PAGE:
AfterDawn: Tech news

Judge lowers fines for suspected file sharer

Written by Andre Yoskowitz (Google+) @ 12 Aug 2008 14:13 User comments (9)

Judge lowers fines for suspected file sharer US District Judge Xavier Rodriguez has lowered the fines that were originally imposed on 16-year-old Whitney Harper by the RIAA when she was accused of illegally downloading files from the Fasttrack network used by P2P clients such as iMesh and Kazaa.
The fines were lowered from $750 per suspected song to $200 after Harper explained she did not know she was accessing copyrighted material and instead thought that she was streaming the music, somewhat like Internet Radio.

The ruling is interesting because the RIAA can charge up to $30,000 USD per every "pirated" song but usually charges around $750.

To give a background on the case, in January of last year Warner Brothers, Sony BMG, Maverick, UMG, and Arista Records sued Steve Harper after MediaSentry said that someone on Harper's computer was downloading copyrighted songs from Fasttrack. Harper had of course not downloaded any such music, but his daughter Whitney had. By December she had been added as a defendant to the suit.

She is now accused of downloading 39 copyrighted songs through Kazaa. The original MediaSentry investigation found that Whitney was sharing 544 audio files through Kazaa but after a Windows reformat, the files were effectively deleted.

Whitney now claims that she used Kazaa to listen to songs but thought the program was a streaming program like Imeem. She was unaware she was downloading the tracks or sharing them.

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9 user comments

112.8.2008 14:22

It's a shame that the governments are only here to protect these fecktards, at least there are a few judges that have yet to be brought off. pushes 50,000 fine for online copyright infringement

The government has launched a consultation on plans to increase the maximum fine for traders in copyright-infringing material from 5,000 to 50,000 as part of a plan to protect "creative Britain".

The change would bring the financial punishment for online copyright infringement for commercial purposes in line with the penalty for physical infringement.

The Intellectual Property Office (IPO) is proposing the massive increase as part of its response to the Treasury's wide-ranging Gowers Review of intellectual property, which reported in 2006. Submissions to the review from music, film, software and other rights holders urged for an increase of deterrents against large scale commercial infringement.

Former Financial Times editor Andrew Gowers subsequently wrote: "Crimes committed in the online and physical world should not be subject to different sentences. Increasing the penalties for online infringement will therefore make the law more coherent."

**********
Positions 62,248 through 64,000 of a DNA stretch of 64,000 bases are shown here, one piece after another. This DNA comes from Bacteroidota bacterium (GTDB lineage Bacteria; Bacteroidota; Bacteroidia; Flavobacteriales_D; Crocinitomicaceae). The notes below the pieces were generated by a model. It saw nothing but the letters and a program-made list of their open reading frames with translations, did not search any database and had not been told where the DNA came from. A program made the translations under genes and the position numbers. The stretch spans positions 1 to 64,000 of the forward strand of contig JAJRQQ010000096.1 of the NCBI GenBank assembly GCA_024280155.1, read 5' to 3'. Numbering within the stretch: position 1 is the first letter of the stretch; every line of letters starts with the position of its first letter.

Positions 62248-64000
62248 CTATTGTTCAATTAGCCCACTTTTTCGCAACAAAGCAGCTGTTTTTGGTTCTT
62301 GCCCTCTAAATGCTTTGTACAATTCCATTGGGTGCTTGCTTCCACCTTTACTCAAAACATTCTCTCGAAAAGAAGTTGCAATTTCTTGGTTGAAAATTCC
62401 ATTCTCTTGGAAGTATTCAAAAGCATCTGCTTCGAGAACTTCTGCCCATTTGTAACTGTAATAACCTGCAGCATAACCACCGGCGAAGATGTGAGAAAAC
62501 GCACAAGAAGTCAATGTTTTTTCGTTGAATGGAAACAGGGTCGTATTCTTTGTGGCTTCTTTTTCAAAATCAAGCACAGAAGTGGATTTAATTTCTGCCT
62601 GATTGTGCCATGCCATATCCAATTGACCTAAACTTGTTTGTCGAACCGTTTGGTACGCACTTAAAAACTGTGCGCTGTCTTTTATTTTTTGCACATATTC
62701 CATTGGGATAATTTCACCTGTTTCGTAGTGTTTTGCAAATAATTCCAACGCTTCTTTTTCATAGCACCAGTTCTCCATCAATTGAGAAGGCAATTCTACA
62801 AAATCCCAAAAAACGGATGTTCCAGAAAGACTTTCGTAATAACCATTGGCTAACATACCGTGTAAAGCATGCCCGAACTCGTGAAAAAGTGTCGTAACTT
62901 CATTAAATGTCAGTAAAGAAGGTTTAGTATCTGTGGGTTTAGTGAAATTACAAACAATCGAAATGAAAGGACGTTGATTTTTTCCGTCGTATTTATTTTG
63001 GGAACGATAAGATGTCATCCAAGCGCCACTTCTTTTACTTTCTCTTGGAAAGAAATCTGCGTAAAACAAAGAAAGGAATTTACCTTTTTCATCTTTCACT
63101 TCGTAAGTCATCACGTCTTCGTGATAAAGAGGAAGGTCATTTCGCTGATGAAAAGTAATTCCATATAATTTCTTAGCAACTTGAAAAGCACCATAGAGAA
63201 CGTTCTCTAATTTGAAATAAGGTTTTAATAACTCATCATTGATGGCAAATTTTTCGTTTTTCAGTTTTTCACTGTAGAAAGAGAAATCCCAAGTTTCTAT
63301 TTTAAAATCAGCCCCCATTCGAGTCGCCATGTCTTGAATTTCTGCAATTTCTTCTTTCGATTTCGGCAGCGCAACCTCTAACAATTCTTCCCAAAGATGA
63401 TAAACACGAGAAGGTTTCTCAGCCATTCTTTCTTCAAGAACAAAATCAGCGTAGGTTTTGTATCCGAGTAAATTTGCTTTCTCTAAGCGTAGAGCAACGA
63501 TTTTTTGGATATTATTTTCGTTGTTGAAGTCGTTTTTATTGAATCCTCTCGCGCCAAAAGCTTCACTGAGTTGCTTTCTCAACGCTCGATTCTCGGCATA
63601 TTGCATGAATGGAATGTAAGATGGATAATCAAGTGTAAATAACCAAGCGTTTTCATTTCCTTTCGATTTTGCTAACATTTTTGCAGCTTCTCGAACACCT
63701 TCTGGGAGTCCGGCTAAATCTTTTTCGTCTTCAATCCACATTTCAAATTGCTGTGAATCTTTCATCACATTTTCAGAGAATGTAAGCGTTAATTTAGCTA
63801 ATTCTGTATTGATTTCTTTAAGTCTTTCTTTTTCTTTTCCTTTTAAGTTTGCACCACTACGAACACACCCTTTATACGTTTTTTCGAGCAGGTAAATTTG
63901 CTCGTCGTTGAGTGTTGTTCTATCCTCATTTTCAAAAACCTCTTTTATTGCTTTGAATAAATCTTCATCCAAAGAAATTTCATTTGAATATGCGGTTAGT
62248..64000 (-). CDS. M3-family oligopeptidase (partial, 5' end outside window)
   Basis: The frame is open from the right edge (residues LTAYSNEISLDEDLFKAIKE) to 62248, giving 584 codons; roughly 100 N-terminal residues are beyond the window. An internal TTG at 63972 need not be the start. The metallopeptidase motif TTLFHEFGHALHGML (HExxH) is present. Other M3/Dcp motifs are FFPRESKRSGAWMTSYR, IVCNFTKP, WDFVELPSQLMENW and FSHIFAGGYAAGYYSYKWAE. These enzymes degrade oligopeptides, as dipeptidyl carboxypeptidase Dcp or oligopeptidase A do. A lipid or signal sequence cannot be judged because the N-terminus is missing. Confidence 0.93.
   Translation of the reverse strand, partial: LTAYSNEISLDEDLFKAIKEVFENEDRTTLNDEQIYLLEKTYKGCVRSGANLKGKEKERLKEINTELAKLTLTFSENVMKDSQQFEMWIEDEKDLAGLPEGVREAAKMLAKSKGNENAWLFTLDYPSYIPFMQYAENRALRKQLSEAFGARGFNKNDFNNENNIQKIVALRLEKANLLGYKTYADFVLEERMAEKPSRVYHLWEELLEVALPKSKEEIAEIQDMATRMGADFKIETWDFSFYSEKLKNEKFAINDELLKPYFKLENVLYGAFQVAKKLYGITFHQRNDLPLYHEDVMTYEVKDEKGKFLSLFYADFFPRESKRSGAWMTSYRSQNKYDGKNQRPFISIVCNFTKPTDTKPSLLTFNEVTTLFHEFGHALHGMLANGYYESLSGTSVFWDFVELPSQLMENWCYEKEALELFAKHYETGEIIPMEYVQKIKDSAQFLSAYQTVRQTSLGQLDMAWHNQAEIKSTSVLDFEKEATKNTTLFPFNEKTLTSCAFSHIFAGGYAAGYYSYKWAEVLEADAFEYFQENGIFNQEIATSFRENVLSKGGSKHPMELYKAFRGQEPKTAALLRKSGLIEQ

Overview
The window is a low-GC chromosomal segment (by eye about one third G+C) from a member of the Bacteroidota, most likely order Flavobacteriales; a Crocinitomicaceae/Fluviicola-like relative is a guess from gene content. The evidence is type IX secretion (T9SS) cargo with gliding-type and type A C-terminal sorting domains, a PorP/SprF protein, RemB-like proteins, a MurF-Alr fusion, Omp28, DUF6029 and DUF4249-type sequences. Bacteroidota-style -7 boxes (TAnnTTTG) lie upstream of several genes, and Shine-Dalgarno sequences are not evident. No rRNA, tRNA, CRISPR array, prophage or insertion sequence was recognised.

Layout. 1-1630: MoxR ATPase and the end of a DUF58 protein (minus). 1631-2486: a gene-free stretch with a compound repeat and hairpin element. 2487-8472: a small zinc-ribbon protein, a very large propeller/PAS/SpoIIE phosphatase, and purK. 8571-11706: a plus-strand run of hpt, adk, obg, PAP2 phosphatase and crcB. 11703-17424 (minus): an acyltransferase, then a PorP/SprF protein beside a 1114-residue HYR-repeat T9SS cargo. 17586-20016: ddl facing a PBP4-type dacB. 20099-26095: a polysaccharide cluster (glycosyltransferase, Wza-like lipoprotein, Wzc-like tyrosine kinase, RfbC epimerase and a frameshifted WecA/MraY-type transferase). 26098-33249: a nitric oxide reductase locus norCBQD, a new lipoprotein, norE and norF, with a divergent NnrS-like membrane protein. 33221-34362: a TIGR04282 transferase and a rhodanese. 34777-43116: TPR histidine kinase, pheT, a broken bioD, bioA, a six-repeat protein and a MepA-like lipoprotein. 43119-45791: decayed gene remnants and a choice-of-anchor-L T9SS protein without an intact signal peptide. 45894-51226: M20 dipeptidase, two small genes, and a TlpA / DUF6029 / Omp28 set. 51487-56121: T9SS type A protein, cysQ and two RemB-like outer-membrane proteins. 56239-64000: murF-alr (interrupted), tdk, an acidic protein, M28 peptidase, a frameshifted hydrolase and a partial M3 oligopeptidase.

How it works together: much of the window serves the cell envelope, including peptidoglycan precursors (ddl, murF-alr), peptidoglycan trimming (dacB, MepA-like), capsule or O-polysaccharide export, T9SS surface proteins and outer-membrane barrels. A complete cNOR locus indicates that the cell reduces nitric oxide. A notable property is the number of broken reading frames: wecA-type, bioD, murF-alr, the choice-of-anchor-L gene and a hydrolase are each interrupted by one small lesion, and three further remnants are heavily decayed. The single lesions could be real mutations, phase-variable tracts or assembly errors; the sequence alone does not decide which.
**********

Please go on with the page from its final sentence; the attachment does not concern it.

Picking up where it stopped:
Alongside tougher financial penalties, Gowers recommended a maximum ten year prison sentence in the most serious cases of commercial gain from copyright infringement.

The IPO's consultation paper is here (pdf). The consultation closes at the end of October.
What's the sentence for: manslaughter, rape, knife crime, robbery, burglary, ect,

Now what's the sentence for: tax evasion(even down to red diesel use), fraud, and ip infringement?

Does the punishment fit the crime?
This message has been edited since its posting. Latest edit was made on 12 Aug 2008 @ 14:29

212.8.2008 14:28

I'm going to buy a gun and hold up shops and restaurants.. maximum sentence (that you will actually serve) for armed robbery? 6 years... shoot a few people and you might end up doing 7-9.

Plant the biggest bomb anybody has ever seen in Britain and tell all the media it is because of all the surveillance and spying by the overbearing state that thousands have just died.. they won't ever catch you because they will spin it into "see.. we told you about terrorists and piracy"

Anyway.. interesting case.. now they can have you on "suspicion".. no actual proof there.. this judge should have thrown it out of court as a blatant invention without proof... or does the law not require any hard evidence any more?? Jackboot time!!

This message has been edited since its posting. Latest edit was made on 12 Aug 2008 @ 14:36

312.8.2008 15:07

Oh boy. Playing the 'stupid' 'I'm a frakkin' idiot who should never ever be allowed to make decisions for others' card could actually work here. It shouldn't though.

412.8.2008 23:02

You know, it just seems that 99% of the people who are busted, be it for warez, mp3s, cp or always stems from the use of Imesh, Kazaa or Limewire...easy pickings for LEA/RIAA/MPAA. So don't use any of these services. Usenet, encrypted Torrents, Tor and maybe emule are the safest bets.

And always keep your boot drive encrypted with Drivecrypt (having PGP containers to keep your stuff in doesnt hurt either.)

512.8.2008 23:35

Is it just me or are these lawsuits going after morons that don't know anything about computers.

Point in case..

This young lady got away with sharing files and she stated that she thought it was internet radio.

Wow talk about dumb...

613.8.2008 11:17

This young lady got away with sharing files and she stated that she thought it was internet radio.

Wow talk about dumb...

Agree. Why is stupidity such a popular excuse?

713.8.2008 11:22

Originally posted by Mr Garrison:
There are no stupid questions, just stupid people

813.8.2008 11:32

I can only agree with you Jan.

918.8.2008 9:44

What? Only $200 per song for a 16 year old? That's only $7800!! Judges these days.. Think of all the revenue the multi-billion dollar companies have lost by her downloading the songs instead of buying them.. ($80 AUSD based on the latest cd's with ~11 songs a cd) Note to self: don't use kazza.. Rapidshare works so much better anyway : D

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